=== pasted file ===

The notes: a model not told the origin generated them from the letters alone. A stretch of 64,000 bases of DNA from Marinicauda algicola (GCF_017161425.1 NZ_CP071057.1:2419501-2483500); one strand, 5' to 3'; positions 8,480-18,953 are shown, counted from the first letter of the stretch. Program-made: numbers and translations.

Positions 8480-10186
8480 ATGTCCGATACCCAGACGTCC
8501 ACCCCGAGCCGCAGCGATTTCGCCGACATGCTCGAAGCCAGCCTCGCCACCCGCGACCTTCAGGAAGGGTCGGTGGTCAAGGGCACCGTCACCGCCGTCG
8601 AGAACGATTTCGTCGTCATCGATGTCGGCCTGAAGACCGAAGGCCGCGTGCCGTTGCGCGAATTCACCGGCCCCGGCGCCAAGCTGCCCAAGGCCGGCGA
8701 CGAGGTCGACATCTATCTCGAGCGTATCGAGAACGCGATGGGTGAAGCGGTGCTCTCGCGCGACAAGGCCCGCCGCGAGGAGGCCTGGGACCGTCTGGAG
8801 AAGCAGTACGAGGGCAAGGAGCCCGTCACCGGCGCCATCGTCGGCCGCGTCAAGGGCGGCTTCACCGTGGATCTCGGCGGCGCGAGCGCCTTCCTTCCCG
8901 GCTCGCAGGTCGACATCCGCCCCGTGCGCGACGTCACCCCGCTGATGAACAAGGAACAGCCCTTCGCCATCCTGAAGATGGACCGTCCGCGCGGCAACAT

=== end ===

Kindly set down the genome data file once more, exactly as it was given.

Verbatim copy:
The notes: a model not told the origin generated them from the letters alone. A stretch of 64,000 bases of DNA from Marinicauda algicola (GCF_017161425.1 NZ_CP071057.1:2419501-2483500); one strand, 5' to 3'; positions 8,480-18,953 are shown, counted from the first letter of the stretch. Program-made: numbers and translations.

Positions 8480-10186
8480 ATGTCCGATACCCAGACGTCC
8501 ACCCCGAGCCGCAGCGATTTCGCCGACATGCTCGAAGCCAGCCTCGCCACCCGCGACCTTCAGGAAGGGTCGGTGGTCAAGGGCACCGTCACCGCCGTCG
8601 AGAACGATTTCGTCGTCATCGATGTCGGCCTGAAGACCGAAGGCCGCGTGCCGTTGCGCGAATTCACCGGCCCCGGCGCCAAGCTGCCCAAGGCCGGCGA
8701 CGAGGTCGACATCTATCTCGAGCGTATCGAGAACGCGATGGGTGAAGCGGTGCTCTCGCGCGACAAGGCCCGCCGCGAGGAGGCCTGGGACCGTCTGGAG
8801 AAGCAGTACGAGGGCAAGGAGCCCGTCACCGGCGCCATCGTCGGCCGCGTCAAGGGCGGCTTCACCGTGGATCTCGGCGGCGCGAGCGCCTTCCTTCCCG
8901 GCTCGCAGGTCGACATCCGCCCCGTGCGCGACGTCACCCCGCTGATGAACAAGGAACAGCCCTTCGCCATCCTGAAGATGGACCGTCCGCGCGGCAACAT